A dispute over banned cilantro contaminated with Cyclospora has landed in court. Produce wholesaler Farmers Friend has filed a lawsuit alleging supplier Don Hugo Produce knowingly misrepresented the origin of cilantro to skirt an FDA ban issued after cilantro from the Puebla area of Mexico was linked to a Cyclospora outbreak two years in a row.
Cyclospora is a parasite that lives in subtropical climates. Infections are usually associated with travel to developing countries, but for the last couple of summers it has travelled here on cilantro grown Puebla, Mexico.
The hallmark of cyclosporiasis is profuse, often explosive, diarrhea that can last up to two months. Other cyclosporiasis symptoms, which can also last more than 60 days, include abdominal cramps, bloating, gas, nausea, fatigue, loss of appetite, weight loss, vomiting, body aches, low-grade fever, and other flu-like symptoms.
Since May, at least 495 cases have been reported in the U.S. Last summer, cilantro contaminated with Cyclospora sickened 126 people in Texas.
Traceback investigations identified Puebla as the implicated growing area. After finding human waste and toilet paper in the cilantro fields, the U.S. Food and Drug Administration (FDA) placed an import alert on cilantro from that region. The alert, which covered fresh intact and chopped cilantro, allowed U.S. officials to detain without physical inspection any cilantro shipments from the Puebla region from April 1 through August 31.
Hugo Produce falsely represented to Farmer’s Friend that the cilantro it was selling was not grown in Puebla and submitted food safety audits to Farmers Friend prior to the sale, according to the complaint. “In total disregard of Farmer’s Friend’s prior approval of specific farms/cilantro growers, Defendant obtained and sold to Farmer’s Friend cilantro from a farm or farms located in Puebla, Mexico, that it knew were utilizing unsafe, unsanitary, and unhealthy production processes. As a direct result of Defendant’s sale of adulterated cilantro to Farmer’s Friend, and Farmer’s Friend’s subsequent resale of that cilantro within the United States, many of the ultimate consumers or purchasers (i.e., individual consumers) of the cilantro became ill and made claims against Farmer’s Friend’s customers (wholesalers, distributors, and retailers) for cyclosporiasis resulting in severe cramping, vomiting, diarrhea, and, in the most severe cases, hospitalization,’ the complain alleges.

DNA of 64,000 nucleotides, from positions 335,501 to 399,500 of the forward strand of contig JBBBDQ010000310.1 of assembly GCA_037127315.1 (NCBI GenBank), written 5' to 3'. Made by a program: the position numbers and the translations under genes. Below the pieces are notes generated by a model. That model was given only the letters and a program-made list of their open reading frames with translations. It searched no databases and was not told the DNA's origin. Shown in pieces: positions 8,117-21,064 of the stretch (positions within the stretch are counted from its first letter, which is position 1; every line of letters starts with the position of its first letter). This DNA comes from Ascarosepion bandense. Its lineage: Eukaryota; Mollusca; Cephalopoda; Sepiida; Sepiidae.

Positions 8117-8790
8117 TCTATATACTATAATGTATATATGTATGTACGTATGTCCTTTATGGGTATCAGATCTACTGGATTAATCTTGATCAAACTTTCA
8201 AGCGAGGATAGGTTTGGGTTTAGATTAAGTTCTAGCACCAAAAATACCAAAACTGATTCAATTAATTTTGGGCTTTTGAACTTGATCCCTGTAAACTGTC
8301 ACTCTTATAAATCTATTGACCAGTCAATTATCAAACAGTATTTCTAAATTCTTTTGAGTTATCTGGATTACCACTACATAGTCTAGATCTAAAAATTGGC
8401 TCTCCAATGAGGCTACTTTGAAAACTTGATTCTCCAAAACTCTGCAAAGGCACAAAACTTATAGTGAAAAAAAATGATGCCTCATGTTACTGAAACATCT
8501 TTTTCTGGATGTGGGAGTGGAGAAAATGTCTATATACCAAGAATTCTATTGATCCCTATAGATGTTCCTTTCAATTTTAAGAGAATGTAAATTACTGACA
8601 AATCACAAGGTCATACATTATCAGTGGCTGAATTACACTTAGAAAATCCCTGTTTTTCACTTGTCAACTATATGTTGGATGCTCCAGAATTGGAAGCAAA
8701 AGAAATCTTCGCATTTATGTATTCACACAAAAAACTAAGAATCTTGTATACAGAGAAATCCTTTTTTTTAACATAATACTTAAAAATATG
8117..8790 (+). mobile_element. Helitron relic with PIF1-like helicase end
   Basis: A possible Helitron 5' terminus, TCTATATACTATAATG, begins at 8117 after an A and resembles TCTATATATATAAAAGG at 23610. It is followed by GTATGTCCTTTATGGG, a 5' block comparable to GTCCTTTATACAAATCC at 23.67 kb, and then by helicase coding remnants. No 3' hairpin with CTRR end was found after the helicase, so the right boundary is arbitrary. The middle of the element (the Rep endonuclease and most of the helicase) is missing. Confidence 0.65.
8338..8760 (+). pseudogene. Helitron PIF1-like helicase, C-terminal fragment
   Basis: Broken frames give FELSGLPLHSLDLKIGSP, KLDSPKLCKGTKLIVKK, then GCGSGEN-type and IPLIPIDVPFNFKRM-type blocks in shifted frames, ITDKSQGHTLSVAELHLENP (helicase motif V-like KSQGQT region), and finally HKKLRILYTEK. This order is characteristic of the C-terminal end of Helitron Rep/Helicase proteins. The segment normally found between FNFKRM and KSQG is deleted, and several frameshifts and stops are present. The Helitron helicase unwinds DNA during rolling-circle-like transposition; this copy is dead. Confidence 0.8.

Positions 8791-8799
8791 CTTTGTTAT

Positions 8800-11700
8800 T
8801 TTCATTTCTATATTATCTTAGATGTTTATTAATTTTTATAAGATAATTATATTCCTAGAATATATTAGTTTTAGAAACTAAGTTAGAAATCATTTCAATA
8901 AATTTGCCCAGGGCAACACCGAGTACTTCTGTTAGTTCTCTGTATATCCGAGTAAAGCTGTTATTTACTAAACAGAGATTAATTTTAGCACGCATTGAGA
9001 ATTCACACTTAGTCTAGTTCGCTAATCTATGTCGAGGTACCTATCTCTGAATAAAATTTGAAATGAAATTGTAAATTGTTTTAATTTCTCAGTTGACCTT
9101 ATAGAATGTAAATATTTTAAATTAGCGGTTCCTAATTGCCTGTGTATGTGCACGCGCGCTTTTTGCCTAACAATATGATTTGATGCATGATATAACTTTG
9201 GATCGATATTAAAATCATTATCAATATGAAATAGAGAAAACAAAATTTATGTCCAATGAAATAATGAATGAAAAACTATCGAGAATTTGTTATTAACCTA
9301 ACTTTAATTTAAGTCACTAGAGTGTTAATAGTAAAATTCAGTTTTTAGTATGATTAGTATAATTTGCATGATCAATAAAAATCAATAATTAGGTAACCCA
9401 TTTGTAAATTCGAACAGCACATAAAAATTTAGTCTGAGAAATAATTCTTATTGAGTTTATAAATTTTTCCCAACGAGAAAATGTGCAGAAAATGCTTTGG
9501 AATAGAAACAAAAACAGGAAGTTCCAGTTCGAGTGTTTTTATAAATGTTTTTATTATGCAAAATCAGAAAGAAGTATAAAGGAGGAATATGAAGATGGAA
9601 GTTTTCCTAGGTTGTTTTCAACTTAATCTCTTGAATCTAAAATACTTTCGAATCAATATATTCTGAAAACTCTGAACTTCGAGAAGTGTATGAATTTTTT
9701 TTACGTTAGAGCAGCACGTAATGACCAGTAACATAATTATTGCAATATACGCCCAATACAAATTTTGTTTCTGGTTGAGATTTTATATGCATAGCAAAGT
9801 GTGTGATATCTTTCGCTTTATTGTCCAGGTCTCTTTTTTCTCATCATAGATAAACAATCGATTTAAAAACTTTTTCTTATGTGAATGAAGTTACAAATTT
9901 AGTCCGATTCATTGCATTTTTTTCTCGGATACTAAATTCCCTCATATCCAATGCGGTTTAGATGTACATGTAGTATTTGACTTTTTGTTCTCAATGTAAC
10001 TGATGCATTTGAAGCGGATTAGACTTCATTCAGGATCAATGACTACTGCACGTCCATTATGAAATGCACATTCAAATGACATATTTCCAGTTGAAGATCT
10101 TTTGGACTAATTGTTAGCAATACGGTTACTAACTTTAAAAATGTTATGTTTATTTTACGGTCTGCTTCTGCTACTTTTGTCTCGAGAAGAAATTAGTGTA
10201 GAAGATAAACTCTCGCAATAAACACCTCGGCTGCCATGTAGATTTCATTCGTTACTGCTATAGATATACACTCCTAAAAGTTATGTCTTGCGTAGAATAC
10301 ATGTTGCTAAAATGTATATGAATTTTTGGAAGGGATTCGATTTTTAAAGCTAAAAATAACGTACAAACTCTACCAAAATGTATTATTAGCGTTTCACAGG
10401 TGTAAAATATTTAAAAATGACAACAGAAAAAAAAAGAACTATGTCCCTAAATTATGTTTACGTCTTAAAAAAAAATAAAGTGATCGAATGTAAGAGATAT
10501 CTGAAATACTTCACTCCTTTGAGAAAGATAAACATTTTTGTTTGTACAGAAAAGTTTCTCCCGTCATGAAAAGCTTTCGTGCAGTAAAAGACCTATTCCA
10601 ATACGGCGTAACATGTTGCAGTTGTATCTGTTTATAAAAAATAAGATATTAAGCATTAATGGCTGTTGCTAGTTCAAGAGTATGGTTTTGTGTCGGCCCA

Fraudulent misrepresentations, negligence and breach of contract are among the 13 counts in the complaint filed September 8 in U.S. Ditsrict Court Southern Distict of Texas McAllen Division.
Meanwhile, an investigation of a Cyclospora outbreak continues for the third straight summer. In addition to the two outbreaks linked to cilantro for Puebla, in 2013, an outbreak that sickened 227 people in Iowa and Nebraska wwas linked to a commercial bagged salad mix produced by Taylor Farms of Mexico and served at Olive Garden and Red Lobster restaurants. Several lawsuits were filed.
Ryan Osterholm, a noted food safety attorney, represented one of the people sickened in that outbreak, an Iowa woman who contracted a parasitic Cyclospora infection after eating at an Olive Garden. Her illness lasted several weeks and required three trips to the emergency room, according to the complaint.